The Politics of Disease: Governance and Emerging Infections

Elizabeth M. Prescott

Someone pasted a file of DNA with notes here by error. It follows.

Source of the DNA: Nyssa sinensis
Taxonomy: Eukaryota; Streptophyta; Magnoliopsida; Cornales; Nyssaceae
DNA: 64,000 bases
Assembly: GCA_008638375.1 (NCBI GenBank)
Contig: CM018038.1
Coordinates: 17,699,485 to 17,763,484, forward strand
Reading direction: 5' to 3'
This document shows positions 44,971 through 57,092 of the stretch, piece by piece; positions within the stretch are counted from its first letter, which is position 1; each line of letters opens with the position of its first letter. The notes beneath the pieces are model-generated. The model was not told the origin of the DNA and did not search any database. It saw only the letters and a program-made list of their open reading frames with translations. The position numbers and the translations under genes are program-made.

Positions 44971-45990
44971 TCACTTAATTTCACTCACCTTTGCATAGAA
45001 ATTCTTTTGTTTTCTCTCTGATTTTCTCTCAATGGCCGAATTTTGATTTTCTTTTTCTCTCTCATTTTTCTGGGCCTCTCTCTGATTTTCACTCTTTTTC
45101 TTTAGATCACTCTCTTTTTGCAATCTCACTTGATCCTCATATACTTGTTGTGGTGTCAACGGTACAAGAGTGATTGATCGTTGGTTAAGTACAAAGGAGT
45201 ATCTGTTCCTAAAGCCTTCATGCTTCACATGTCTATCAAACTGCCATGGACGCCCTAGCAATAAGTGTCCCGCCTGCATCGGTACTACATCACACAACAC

Infectious disease outbreaks demand a timely and proportional response. The responsibility for this action falls to those with the power to harness the processes and systems by which a society operates in order to effect the changes necessary to limit transmission of an illness. Controlling emerging and reemerging infectious diseases can require extreme actions and coordination between many national and international actors making the ability to respond a reflection of the capacity of a governing system. In the absence of good governance, opportunities are created for disease to emerge, while at the same time, an aggressive response is often hindered. Failures in governance in the face of infectious disease outbreaks can result in challenges to social cohesion, economic performance and political legitimacy. Overall, the need for coordination of actions despite a high degree of uncertainty and high costs makes curtailing infectious disease a challenge in the absence of good governance.